Mayor: Ferguson employees at center of racist emails no longer e -

Mayor: Ferguson employees at center of racist emails no longer employed

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In his first face-to-face interview since the Department of Justice's report on the City of Ferguson, Mayor James Knowles said three of the city's employees who had been part of the report for their racist emails in the past are no longer employed by the city.

Knowles said three city employees who were involved in the racist emails detailed in the Department of Justice's report are no longer working for Ferguson. News 4 later learned two of the employees, Captain Rick Henke and Sgt. William Mudd, who are both police officers, resigned. The third city employee, court clerk Mary Ann Twitty, was fired.

According to the mayor, Tom Jackson is still the Chief of Police in Ferguson. Knowles did not say if Jackson planned on stepping down.

“The chief and others are examining things in this report. We are looking at where the breakdown was again and the policies and practices and procedures that would guard against any types of civil rights violations,” Knowles said during the interview. “As the mayor of the city I am out here addressing these issues to you.”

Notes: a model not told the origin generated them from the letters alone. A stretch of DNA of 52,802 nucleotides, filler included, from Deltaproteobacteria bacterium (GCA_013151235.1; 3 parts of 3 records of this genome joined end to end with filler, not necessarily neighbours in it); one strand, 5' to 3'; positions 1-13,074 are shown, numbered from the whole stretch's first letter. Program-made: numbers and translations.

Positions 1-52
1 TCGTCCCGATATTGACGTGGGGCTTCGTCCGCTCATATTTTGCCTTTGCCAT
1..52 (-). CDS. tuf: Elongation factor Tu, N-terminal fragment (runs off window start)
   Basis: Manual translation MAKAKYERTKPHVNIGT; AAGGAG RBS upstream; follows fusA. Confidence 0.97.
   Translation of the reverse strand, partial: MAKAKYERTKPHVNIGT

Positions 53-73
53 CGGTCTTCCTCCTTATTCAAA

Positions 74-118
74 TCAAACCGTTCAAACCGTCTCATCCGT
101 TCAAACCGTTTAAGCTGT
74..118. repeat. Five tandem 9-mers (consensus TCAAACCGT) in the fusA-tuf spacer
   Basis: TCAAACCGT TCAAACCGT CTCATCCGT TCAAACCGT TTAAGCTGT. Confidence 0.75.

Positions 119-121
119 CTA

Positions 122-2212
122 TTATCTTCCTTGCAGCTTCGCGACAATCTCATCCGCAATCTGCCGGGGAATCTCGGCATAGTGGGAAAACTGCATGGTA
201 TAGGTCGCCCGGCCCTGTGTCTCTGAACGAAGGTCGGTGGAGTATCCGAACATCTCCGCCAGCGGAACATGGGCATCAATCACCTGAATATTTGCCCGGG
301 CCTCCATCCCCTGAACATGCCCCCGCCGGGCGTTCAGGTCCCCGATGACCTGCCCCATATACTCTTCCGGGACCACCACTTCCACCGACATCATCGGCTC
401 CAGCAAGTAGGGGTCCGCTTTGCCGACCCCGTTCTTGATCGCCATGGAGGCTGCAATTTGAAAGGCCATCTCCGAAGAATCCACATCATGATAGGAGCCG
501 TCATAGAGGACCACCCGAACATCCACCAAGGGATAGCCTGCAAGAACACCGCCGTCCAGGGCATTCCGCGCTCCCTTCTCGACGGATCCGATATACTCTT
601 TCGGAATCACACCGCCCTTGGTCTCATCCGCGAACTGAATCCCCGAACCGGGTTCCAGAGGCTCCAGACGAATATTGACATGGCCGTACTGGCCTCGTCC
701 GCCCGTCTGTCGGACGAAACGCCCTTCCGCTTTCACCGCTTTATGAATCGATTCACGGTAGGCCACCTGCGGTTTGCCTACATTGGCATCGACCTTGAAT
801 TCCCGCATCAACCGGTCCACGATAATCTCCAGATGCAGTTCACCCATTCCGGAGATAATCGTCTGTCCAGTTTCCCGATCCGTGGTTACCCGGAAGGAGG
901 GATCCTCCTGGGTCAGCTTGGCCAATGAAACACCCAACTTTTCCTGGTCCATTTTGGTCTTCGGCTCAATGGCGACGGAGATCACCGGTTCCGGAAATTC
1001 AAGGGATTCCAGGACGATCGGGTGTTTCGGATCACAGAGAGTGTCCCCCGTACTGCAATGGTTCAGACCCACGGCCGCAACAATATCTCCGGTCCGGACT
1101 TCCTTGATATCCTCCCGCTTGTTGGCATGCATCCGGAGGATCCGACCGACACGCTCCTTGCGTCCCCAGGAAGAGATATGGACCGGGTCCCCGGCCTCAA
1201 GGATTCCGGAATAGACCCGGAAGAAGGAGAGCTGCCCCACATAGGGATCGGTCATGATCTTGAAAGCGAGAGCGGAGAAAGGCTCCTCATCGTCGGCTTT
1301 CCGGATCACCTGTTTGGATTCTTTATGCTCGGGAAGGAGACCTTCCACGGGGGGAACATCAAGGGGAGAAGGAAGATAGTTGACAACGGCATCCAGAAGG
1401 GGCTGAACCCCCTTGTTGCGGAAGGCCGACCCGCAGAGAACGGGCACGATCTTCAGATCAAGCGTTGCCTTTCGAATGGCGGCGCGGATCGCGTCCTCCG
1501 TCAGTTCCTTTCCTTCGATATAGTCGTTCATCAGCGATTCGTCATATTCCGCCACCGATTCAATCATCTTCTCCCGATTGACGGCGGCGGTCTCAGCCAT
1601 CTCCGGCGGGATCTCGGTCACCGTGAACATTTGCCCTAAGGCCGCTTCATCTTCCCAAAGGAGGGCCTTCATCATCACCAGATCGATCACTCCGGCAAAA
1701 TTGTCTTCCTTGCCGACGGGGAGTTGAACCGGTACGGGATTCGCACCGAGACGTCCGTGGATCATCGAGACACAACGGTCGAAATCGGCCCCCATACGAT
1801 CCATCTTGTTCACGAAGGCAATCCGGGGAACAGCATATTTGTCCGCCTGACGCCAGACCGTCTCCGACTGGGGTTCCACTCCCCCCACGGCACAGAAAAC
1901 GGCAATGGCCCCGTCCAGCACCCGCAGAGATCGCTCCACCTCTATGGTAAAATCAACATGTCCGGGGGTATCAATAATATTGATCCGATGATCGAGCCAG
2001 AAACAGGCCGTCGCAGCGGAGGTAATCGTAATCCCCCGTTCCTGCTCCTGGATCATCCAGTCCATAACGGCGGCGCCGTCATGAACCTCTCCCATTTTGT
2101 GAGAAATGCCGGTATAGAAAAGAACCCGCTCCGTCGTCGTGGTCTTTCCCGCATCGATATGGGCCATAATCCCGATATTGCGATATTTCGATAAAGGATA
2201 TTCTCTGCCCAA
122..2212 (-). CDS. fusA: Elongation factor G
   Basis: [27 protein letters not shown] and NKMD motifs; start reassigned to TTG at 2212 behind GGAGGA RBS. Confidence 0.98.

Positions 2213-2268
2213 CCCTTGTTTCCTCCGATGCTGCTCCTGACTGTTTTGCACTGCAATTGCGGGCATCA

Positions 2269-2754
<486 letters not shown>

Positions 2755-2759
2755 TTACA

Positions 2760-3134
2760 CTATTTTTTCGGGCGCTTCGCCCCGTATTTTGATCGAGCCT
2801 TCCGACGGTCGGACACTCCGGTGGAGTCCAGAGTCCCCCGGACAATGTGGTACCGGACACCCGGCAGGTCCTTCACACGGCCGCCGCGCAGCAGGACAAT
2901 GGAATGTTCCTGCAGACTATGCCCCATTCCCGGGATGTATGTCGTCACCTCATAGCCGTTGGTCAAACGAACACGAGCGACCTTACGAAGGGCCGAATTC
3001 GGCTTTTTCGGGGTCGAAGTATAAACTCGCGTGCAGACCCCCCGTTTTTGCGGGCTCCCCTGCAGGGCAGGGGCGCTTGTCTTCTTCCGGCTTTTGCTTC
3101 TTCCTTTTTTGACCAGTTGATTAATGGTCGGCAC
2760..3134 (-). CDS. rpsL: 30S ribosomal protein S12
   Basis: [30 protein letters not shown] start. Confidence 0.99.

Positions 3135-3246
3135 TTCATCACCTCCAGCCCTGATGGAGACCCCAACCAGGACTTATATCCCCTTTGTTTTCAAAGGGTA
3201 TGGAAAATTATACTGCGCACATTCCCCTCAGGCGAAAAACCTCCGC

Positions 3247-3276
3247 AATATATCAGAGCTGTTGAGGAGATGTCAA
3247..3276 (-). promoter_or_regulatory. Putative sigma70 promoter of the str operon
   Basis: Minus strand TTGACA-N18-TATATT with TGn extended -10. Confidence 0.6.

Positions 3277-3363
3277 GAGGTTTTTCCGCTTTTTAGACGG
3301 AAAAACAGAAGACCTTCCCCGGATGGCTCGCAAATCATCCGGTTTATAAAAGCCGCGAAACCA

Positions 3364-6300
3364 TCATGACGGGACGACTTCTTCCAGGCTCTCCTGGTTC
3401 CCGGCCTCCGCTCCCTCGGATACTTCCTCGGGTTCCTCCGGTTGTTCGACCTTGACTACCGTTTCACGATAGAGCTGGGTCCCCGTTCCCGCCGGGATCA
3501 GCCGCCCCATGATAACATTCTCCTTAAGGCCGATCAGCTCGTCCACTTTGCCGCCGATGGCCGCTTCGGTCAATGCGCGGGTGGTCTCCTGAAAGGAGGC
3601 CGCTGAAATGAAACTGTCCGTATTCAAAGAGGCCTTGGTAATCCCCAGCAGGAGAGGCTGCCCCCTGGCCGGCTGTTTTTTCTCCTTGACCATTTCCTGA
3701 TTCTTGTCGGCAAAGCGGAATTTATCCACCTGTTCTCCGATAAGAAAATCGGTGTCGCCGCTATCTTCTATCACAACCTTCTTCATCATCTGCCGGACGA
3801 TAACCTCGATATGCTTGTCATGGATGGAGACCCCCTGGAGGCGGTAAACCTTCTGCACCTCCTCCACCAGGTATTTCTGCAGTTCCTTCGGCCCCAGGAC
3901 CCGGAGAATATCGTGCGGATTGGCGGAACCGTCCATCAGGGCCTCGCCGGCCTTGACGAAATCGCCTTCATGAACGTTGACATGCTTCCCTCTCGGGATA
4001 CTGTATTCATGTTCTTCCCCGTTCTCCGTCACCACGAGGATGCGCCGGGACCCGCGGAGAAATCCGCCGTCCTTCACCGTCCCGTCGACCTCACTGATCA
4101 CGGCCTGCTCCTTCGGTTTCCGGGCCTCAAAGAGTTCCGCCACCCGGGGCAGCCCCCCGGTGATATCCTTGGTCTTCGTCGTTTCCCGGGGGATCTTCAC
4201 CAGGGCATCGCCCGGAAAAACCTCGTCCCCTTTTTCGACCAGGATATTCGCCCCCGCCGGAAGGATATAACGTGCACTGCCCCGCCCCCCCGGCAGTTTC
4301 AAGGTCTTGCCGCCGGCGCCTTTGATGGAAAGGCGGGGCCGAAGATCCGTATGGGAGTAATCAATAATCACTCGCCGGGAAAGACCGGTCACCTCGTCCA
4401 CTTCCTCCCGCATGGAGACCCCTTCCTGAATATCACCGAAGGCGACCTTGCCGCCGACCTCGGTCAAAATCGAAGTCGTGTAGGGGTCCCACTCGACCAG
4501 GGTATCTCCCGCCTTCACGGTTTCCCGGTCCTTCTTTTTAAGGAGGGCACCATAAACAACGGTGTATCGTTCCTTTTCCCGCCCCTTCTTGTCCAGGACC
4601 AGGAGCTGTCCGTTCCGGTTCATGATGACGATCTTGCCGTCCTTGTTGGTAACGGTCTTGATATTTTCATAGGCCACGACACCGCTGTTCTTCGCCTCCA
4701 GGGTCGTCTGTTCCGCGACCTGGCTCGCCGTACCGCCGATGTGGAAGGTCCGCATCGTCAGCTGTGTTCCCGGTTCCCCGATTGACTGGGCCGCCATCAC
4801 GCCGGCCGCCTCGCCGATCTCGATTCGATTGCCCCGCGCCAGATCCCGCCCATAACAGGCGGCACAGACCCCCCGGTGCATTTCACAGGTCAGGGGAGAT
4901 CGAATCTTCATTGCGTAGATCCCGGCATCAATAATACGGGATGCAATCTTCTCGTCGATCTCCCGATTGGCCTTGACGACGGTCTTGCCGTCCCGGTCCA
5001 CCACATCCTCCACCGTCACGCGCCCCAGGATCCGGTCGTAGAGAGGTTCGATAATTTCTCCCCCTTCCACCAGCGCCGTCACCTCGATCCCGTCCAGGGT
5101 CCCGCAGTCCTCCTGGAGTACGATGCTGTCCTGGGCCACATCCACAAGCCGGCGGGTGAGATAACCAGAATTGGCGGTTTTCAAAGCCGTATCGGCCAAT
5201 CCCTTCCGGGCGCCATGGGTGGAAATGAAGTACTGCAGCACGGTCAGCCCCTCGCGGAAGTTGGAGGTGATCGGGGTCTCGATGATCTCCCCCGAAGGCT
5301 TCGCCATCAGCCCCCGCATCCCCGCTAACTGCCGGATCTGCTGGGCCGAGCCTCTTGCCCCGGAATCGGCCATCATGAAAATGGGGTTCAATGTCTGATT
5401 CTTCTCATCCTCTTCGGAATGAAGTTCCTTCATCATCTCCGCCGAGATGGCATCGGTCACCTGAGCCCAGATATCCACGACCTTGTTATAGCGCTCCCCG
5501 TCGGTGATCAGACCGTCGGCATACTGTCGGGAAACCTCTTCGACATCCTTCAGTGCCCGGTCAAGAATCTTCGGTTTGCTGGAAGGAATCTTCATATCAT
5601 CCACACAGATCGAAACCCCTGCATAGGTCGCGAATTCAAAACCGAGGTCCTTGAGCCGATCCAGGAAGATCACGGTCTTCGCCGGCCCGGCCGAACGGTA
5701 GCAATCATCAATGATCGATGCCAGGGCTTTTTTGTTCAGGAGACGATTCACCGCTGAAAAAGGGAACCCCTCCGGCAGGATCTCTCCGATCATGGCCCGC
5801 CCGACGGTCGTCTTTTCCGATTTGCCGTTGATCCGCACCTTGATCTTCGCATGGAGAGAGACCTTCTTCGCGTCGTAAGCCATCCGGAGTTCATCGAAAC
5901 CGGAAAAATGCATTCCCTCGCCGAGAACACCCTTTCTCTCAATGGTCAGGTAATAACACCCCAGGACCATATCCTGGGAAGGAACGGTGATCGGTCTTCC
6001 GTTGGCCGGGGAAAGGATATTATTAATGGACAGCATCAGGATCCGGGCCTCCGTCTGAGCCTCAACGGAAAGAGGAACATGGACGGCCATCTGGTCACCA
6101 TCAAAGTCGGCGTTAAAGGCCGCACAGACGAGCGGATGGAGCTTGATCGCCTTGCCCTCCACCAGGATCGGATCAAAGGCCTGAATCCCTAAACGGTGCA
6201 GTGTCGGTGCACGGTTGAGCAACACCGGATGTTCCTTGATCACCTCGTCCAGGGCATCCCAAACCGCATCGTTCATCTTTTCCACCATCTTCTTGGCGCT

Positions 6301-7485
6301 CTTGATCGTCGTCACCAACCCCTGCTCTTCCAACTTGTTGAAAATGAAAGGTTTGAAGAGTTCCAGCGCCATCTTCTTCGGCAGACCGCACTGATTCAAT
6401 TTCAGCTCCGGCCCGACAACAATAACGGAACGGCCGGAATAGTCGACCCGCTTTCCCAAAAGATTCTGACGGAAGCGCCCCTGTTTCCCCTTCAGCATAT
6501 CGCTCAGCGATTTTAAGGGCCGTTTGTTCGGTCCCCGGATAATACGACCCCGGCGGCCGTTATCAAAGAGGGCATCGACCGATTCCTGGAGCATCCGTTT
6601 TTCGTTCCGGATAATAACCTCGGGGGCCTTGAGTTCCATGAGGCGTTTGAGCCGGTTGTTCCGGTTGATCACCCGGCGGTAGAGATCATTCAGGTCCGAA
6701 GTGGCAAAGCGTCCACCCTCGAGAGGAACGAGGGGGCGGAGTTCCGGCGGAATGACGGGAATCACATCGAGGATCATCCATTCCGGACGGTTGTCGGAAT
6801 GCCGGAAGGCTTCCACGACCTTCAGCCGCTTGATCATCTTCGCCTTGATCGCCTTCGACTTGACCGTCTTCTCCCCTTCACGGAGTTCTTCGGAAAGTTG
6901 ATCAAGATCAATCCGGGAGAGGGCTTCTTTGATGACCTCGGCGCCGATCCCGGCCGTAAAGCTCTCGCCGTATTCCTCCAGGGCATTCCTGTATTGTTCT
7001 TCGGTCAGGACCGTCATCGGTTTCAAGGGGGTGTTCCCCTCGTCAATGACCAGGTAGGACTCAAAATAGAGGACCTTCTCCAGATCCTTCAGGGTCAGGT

Jackson has declined to speak to the media since the DOJ report was released.

"I'm answering the questions for you. That these are the answers. That is not the chief's job to answer that question," Knowles said.

Two candidates running for seats on the Ferguson City Council gave News 4 different answers when asked if Jackson should resign.

"No," said Ella M. Jones. "Because the chief, the mayor, and city council need some time to work on this."

Another candidate disagreed.

"I have said since September that Chief Jackson has to go and it's nothing personal," said Bob Hudgins.

The report said there was a pattern of racial bias in policing, and a court system that was more interested in raising revenue than public safety. Knowles told News 4 officers were not told to write tickets for made up offenses.

"Did I know or anybody else assume that people were pulling someone over for the sole purpose of raising revenue? No," Knowles said.

Knowles said any increases or projected increases in ticket revenue were from red light cameras, not overly aggressive ticket-writing police officers.

"That is the issue that drove our revenues much higher than they had been," Knowles said. "When red light cameras ceased, our revenue went down, but there was an expectation that we would be resuming red light camera enforcement this year."

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